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Lifesaving, lifetimes and lifetables

  • James W. Vaupel

    (Max Planck Institute for Demographic Research)

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    Mortality change roils period rates. In the short term, conventional calculations of age-specific probabilities of death and life expectancy in the period immediately after the change depend on how many lives have been saved. In the long term, the probabilities and period life expectancy also depend on how long these lives have been saved. When mortality is changing, calculations of period life expectancy do not, except in special circumstances, measure the life expectancy of a cohort of newborns that hypothetically live all their lives under the new mortality regime.

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    File URL: http://www.demographic-research.org/volumes/vol13/24/13-24.pdf
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    Article provided by Max Planck Institute for Demographic Research, Rostock, Germany in its journal Demographic Research.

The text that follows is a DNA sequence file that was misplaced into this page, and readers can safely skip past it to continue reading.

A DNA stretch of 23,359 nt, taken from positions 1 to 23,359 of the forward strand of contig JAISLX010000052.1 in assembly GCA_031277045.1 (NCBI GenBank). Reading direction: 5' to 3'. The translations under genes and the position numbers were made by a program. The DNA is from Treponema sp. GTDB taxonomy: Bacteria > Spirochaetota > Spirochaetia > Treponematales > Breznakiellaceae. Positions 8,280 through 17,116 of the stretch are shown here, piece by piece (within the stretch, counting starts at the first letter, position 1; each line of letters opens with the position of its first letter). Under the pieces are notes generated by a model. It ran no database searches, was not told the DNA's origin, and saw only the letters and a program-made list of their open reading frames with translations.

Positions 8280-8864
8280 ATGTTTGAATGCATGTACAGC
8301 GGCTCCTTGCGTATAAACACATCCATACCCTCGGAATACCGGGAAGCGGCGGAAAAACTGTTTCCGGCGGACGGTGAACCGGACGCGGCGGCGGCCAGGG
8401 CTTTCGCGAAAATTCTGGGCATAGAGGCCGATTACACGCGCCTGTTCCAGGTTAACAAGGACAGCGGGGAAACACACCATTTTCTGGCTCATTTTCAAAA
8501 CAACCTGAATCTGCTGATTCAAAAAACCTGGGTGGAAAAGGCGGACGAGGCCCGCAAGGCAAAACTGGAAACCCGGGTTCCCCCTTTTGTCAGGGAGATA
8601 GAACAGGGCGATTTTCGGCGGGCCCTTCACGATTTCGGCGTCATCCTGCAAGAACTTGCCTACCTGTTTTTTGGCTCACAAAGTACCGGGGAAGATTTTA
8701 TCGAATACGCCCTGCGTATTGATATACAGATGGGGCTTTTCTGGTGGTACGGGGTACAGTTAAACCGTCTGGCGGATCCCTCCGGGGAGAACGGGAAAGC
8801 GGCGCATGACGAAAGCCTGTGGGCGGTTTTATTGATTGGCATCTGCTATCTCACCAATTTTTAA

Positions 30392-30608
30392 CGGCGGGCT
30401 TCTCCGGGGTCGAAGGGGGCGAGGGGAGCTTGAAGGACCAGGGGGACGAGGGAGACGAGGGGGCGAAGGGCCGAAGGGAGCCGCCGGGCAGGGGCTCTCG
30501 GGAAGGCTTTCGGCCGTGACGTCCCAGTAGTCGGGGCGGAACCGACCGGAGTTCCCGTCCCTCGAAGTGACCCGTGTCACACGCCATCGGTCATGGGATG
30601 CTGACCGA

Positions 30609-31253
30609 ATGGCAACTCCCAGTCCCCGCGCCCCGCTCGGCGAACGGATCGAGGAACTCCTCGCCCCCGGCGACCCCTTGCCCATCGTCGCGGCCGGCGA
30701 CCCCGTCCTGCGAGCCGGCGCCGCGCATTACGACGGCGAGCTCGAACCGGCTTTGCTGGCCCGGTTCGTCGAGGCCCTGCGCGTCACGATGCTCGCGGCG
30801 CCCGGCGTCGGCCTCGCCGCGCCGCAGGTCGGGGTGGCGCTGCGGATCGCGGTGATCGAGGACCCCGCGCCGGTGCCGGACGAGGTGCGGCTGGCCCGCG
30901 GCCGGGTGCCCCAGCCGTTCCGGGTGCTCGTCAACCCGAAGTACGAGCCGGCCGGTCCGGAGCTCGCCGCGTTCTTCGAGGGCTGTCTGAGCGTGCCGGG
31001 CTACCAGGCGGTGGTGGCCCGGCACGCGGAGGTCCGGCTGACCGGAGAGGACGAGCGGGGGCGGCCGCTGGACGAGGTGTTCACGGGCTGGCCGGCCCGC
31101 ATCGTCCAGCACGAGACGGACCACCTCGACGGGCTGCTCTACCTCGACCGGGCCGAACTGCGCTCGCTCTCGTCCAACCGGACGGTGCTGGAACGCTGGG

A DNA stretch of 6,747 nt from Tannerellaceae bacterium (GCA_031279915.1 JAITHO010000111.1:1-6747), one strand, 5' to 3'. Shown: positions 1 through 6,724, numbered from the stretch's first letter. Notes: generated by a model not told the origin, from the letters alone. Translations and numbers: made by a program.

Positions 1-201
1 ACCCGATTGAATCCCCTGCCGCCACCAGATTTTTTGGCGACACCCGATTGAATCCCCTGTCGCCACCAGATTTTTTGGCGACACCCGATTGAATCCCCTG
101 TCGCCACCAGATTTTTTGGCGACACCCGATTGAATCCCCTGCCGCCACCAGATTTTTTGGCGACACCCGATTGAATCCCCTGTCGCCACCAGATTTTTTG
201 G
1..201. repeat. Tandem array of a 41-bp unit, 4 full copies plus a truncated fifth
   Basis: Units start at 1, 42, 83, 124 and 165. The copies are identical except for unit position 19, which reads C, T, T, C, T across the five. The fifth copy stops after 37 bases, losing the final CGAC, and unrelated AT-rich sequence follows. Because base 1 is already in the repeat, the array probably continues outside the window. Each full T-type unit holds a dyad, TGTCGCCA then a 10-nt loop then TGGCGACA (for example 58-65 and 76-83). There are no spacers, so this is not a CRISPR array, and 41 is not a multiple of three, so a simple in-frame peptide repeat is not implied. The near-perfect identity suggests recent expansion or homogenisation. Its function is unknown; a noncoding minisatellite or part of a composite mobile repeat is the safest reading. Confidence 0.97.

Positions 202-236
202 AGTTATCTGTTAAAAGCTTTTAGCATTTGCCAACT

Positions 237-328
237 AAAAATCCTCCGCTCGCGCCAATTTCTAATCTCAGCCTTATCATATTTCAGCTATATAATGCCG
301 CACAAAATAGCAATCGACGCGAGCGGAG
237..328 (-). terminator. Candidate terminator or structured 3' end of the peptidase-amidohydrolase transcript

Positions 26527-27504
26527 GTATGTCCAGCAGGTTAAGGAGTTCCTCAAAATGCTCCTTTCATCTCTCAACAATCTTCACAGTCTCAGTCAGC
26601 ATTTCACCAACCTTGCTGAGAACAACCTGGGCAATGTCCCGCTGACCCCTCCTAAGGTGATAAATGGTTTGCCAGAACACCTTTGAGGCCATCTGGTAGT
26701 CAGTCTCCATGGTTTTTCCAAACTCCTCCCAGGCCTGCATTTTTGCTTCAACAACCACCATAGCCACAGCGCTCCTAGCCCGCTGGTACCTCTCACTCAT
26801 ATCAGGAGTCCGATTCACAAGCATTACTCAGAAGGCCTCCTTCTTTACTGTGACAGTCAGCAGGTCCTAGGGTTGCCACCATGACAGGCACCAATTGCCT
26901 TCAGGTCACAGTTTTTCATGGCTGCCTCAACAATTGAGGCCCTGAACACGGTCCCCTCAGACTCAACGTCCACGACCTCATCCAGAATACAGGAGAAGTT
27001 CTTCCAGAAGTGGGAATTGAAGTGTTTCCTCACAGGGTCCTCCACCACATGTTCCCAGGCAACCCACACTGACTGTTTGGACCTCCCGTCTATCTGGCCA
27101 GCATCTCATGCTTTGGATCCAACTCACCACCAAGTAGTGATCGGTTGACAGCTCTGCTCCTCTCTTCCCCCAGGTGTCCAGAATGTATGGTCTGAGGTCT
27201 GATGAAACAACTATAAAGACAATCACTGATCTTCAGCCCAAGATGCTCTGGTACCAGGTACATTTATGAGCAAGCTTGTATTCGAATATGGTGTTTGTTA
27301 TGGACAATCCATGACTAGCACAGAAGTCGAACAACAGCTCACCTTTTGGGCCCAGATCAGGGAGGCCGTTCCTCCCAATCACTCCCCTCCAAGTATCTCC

Volume (Year): 13 (2005)
    Issue (Month): 24 (December)
    Pages: 597-614

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    Handle: RePEc:dem:demres:v:13:y:2005:i:24
    Contact details of provider: Web page: http://www.demogr.mpg.de/

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    1. James Vaupel & Anatoli Yashin, 1987. "Repeated resuscitation: How lifesaving alters life tables," Demography, Springer, vol. 24(1), pages 123-135, February.
    2. James W. Vaupel, 2002. "Life Expectancy at Current Rates vs. Current Conditions," Demographic Research, Max Planck Institute for Demographic Research, Rostock, Germany, vol. 7(8), pages 365-378, August.
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